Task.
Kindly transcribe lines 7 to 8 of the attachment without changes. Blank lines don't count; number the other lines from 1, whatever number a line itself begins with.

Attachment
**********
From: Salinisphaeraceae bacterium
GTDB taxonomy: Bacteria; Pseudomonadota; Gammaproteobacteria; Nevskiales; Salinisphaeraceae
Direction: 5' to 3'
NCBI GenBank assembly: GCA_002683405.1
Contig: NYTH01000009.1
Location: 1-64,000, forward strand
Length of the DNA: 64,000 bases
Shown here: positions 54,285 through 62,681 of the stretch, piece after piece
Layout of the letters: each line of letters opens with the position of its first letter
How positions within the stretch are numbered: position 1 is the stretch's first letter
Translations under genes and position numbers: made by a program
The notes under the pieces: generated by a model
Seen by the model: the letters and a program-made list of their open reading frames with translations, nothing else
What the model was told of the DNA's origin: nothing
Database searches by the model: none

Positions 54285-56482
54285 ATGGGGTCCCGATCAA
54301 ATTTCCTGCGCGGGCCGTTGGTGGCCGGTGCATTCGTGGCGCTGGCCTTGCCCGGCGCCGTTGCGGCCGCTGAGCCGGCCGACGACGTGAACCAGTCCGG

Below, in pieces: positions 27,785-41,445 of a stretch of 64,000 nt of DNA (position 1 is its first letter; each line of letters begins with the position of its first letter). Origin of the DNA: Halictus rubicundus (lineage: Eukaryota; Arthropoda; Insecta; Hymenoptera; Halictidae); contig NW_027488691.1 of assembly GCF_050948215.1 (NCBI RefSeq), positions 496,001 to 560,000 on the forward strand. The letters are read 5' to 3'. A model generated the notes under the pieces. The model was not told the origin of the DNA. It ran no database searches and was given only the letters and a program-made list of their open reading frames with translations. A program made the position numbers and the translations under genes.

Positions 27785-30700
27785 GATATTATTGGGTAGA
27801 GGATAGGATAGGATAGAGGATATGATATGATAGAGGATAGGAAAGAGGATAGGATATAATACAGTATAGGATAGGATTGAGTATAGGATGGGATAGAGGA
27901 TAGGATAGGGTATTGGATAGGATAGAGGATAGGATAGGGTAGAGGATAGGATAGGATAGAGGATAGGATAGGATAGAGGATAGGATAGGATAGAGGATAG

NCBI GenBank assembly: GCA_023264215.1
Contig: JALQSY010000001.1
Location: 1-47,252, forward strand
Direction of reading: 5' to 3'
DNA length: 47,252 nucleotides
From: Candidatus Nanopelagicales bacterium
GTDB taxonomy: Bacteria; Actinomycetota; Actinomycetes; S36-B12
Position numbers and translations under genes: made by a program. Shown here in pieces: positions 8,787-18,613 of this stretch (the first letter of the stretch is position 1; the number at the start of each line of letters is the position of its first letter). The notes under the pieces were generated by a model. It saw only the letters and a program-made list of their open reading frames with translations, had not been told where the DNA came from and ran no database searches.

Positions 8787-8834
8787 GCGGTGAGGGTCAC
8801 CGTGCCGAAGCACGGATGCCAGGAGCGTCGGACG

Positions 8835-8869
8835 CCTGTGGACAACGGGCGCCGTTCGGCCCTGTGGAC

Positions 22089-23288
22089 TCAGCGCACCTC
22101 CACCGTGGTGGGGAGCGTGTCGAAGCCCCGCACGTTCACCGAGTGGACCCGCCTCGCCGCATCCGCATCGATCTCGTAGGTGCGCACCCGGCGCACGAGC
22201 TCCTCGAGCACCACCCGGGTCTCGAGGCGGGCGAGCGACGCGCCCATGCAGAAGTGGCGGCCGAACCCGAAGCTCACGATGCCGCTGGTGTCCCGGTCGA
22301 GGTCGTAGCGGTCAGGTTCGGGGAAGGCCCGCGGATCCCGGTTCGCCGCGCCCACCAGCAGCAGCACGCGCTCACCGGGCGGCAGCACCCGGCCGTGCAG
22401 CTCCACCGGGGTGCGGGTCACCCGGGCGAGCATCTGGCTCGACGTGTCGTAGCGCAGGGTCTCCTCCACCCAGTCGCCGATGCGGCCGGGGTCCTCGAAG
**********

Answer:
Length of the DNA: 64,000 bases
Shown here: positions 54,285 through 62,681 of the stretch, piece after piece